Dominican Republic Google Maps

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Dominican Republic

Free and always accurate driving directions, Google Maps, traffic information for Dominican Republic (DO). Explore satellite imagery of Santo Domingo, the capital city of the Dominican Republic, on the Google Maps of Central America and the Caribbean below.

Dominican Republic (GPS: 19 00 N, 70 40 W) located in the Caribbean, eastern two-thirds of the island of Hispaniola, between the Caribbean Sea and the North Atlantic Ocean, east of Haiti. The country’s area measurements are total: 48,670 sq km; land: 48,320 sq km, water: 350 sq km. This sovereign state is slightly more than twice the size of New Hampshire. The total irrigated land is 3,070 sq km (2012).

One of the essential features of Dominican Republic: Shares island of Hispaniola with Haiti (eastern two-thirds makes up the Dominican Republic, western one-third is Haiti). The second-largest country in the Antilles (after Cuba). Geographically diverse with the Caribbean’s tallest mountain, Pico Duarte, and lowest elevation and largest lake, Lago Enriquillo.

It’s significant, and at the same time, the principal city, Santo Domingo’s GPS coordinates are 18 28 N 69 54 W. Santo Domingo’s local time is 1 hour ahead of Washington DC during Standard Time. The capital’s time difference: UTC-4.

For more information on the Dominican Republic, please scroll down below the Google Maps.

Google Maps Dominican Republic and Santo Domingo, Central America and the Caribbean




About Dominican Republic in detail

Flag of Dominican Republic Map of Dominican Republic
The flag of Dominican Republic Map of Dominican Republic

The Taino – indigenous inhabitants of Hispaniola prior to the arrival of the Europeans – divided the island into five chiefdoms and territories. Christopher COLUMBUS explored and claimed the island on his first voyage in 1492; It became a springboard for the Spanish conquest of the Caribbean and the American mainland. In 1697, Spain recognized French dominion over the western third of the island, which in 1804 became Haiti. The remainder of the island, by then known as Santo Domingo, sought to gain its own independence in 1821 but was conquered and ruled by the Haitians for 22 years; It finally attained independence as the Dominican Republic in 1844. In 1861, the Dominicans voluntarily returned to the Spanish Empire, but two years later they launched a war that restored independence in 1865.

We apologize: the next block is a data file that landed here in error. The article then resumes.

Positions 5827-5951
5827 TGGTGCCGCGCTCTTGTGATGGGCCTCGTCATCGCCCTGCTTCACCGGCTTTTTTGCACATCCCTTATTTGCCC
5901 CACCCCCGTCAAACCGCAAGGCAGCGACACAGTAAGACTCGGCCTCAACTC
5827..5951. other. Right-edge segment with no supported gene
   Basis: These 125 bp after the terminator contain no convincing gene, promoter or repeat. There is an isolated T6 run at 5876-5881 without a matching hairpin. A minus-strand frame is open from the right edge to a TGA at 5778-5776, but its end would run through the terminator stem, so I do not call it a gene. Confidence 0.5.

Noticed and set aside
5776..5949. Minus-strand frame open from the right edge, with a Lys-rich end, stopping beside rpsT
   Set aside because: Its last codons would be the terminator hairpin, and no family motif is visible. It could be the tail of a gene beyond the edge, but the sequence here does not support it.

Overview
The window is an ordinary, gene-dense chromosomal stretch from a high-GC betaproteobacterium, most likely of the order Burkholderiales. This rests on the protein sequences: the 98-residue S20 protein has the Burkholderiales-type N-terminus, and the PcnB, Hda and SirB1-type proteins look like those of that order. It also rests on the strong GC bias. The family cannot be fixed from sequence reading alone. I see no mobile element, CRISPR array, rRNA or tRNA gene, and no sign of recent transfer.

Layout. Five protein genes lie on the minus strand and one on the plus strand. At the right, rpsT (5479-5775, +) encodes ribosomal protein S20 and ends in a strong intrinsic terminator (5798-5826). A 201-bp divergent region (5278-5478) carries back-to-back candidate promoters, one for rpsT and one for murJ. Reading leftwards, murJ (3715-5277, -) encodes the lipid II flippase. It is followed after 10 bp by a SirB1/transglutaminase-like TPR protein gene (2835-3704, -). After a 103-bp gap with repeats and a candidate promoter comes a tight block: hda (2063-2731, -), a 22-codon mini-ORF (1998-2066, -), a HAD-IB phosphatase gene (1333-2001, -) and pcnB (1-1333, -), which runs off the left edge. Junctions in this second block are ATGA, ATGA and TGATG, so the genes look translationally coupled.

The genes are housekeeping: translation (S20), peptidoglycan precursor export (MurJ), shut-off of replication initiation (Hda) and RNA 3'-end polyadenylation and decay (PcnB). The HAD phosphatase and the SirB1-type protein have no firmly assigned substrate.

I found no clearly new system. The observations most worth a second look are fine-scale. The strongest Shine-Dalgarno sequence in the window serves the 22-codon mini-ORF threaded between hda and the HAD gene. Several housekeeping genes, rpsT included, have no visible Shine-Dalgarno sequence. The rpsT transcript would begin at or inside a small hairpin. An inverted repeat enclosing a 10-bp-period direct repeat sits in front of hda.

A legacy of the unsettled, mostly non-representative rule followed, capped by the dictatorship of Rafael Leonidas TRUJILLO from 1930 to 1961. Juan BOSCH was elected president in 1962 but was deposed in a military coup in 1963. In 1965, the US-led interventduringt of a civil war sparked by an uprising to restore BOSCH. In 1966, Joaquin BALAGUER defeated BOSCH in the presidential election. BALAGUER maintained a tight grip on power for most of the next 30 years when international reaction to flawed elections forced him to curtail his term in 1996. Since then, regular competitive elections have been held in which opposition candidates have won the presidency. Former President Leonel FERNANDEZ Reyna (first term 1996-2000) won election to a new term in 2004 following a constitutional amendment allowing presidents to serve more than one word. She was later reelected to a second consecutive term. In 2012, Danilo MEDINA Sanchez became president; He was reelected in 2016.



Dominican Republic’s names conventional long form: the Dominican Republic, traditional short form: The Dominican, local long way: Republica Dominicana, local short state: La Dominicana, etymology: the country name derives from the capital city of Santo Domingo (Saint Dominic). The country name derives from the capital city of Santo Domingo (Saint Dominic).

Dominican Republic’s terrain is typically rugged highlands and mountains interspersed with fertile valleys. The country’s mean elevation: 424 m, elevation extremes; lowest point: Lago Enriquillo -46 m, highest point: Pico Duarte 3,175 m.

The general climate in the country; tropical maritime: little seasonal temperature variation: seasonal variation in rainfall.